I’m veering away from my usual vegetable mutterings as I’ve recently been catching alerts about a new fungal disease that’s devastating the ash tree world called Chalara fraxinea, or more commonly known as dieback of ash disease … and it’s not good news at all.
How many of you are old enough to remember Dutch Elm disease? When I was growing up there was an avenue of beautiful old elms that lined the roadway on the long walk to the school bus. Every day we passed the elms, not giving them much thought other than the fact they were always there, come rain, hail or shine.
We’d kick our way through the fallen leaves in the autumn and shelter from rain showers in the summer months when caught out by sudden downpours.
I’m not sure when it happened exactly, just that one day they were there, then they weren’t. We noticed the elms then, or rather the complete lack of them. The long line of trees that we’d taken for granted were no more. Instead, miles of ploughed, flat, East Anglian fields opened up to the side of us and we were completely exposed to all the weather systems that were thrown at us on that long school trudge.
I still remember my sense of loss for the elms and not just for the sheltering protection they gave us. I missed their beauty. It was perhaps the first time that I became aware of how cruel nature could be, and in particular the devastating impact a small little beetle could not only have on an entire species of tree, but for all the insects that had made their homes there and depended upon it. I wonder how many of those were lost too.
And now it’s happening again. Ash trees across Europe are dying in their hundreds of thousands and all we can do is hope that the disease can be halted. In fact it’s up to each and every one of us to try to do just that. It’s been reported that Denmark has already lost 60 to 90% of its ash population to Chalara, a new fungal disease that was first spotted in Poland in 1992. News that it’s been found in a plantation in Co Leitrim may have terrible consequences – not only for our countryside but farmers and business (such as hurley makers) that depend upon ash for their livelihoods.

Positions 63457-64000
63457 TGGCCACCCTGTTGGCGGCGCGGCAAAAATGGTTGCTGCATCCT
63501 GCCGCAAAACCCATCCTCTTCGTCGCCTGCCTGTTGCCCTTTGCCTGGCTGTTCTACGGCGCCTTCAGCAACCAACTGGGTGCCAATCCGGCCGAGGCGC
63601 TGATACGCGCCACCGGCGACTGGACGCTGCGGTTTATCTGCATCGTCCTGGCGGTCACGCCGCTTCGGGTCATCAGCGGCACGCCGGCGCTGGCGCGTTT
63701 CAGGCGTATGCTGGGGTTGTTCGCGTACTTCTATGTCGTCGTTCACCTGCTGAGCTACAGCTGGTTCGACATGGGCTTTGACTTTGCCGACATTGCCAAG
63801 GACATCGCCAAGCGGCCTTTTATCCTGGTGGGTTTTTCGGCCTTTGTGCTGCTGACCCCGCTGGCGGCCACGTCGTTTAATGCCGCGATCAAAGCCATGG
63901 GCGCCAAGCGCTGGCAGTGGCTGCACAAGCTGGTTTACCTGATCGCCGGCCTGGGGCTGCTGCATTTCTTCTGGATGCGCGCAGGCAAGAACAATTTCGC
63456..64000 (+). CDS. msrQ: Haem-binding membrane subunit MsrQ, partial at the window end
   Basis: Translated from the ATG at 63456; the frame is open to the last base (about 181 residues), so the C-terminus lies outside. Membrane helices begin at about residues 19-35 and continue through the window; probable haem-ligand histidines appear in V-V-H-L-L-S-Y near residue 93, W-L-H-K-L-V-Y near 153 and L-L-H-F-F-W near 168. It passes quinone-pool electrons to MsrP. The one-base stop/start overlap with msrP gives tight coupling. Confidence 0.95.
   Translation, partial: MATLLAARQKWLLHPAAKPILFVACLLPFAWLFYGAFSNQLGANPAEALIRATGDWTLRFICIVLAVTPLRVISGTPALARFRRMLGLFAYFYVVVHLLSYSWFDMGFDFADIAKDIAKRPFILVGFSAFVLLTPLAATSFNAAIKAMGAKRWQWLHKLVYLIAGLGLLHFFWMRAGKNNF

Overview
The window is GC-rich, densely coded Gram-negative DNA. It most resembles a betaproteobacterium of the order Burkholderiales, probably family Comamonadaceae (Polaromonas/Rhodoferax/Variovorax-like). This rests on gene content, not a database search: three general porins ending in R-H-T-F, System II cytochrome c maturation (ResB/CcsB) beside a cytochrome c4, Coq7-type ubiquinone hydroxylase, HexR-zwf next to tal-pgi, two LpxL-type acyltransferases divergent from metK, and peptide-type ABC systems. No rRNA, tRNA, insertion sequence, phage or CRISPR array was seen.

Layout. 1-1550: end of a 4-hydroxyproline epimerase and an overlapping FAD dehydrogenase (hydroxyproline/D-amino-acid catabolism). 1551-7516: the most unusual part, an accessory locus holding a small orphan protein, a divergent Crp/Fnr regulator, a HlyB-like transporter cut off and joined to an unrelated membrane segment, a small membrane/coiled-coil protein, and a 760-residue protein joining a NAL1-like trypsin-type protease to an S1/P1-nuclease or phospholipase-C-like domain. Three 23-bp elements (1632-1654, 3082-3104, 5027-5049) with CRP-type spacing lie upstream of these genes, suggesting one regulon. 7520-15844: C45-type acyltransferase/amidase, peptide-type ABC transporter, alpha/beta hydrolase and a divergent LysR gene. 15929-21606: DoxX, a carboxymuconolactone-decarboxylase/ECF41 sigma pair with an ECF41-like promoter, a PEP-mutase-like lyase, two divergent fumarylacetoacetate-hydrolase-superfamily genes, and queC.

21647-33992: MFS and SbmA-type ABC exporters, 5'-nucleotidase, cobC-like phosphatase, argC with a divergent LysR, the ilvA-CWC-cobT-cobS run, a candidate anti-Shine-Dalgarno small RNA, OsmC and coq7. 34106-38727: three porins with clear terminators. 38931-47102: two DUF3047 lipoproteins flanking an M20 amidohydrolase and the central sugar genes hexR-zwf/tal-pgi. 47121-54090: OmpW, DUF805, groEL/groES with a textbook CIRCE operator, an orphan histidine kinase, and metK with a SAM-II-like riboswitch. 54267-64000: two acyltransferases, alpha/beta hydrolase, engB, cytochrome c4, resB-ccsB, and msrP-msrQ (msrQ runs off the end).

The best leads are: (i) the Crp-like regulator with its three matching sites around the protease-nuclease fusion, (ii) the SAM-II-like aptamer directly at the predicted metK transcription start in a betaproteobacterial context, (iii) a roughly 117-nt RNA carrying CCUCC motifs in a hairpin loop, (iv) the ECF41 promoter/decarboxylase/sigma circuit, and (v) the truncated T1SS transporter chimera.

How do we recognise dieback of ash disease?
The Food and Environment Research Agency (Fera) in the UK have published an excellent video that explains the symptoms well – even to those who don’t understand the terms they’ve used to describe the leaves, stems etc should be able to identify the disease based on this description.
What do we do if we think we spot dieback of ash disease in a tree?
Firstly don’t do anything hasty – it’s important that the disease is correctly identified before we go around cutting and burning every ash in sight. Initially we are being asked to report any sitings where there are concerns about unusual ill-health to the Forest Service, Department of Agriculture, Food and the Marine by email firstname.lastname@example.org or by phoning 01 6072651.
In the meantime all imports of ash have been banned though given that this disease can be spread by the wind it may already be too late.
Whatever happens, do keep an eye on your local ash trees, do alert your friends and neighbours to this disease if they haven’t already heard about it and don’t become complacent.
I for one would hate to think that my children may grow up never seeing an ash tree in their garden, field or hedgerow, or be able to shelter from the elements under a small cluster of them as they currently do on their own wait for the school bus.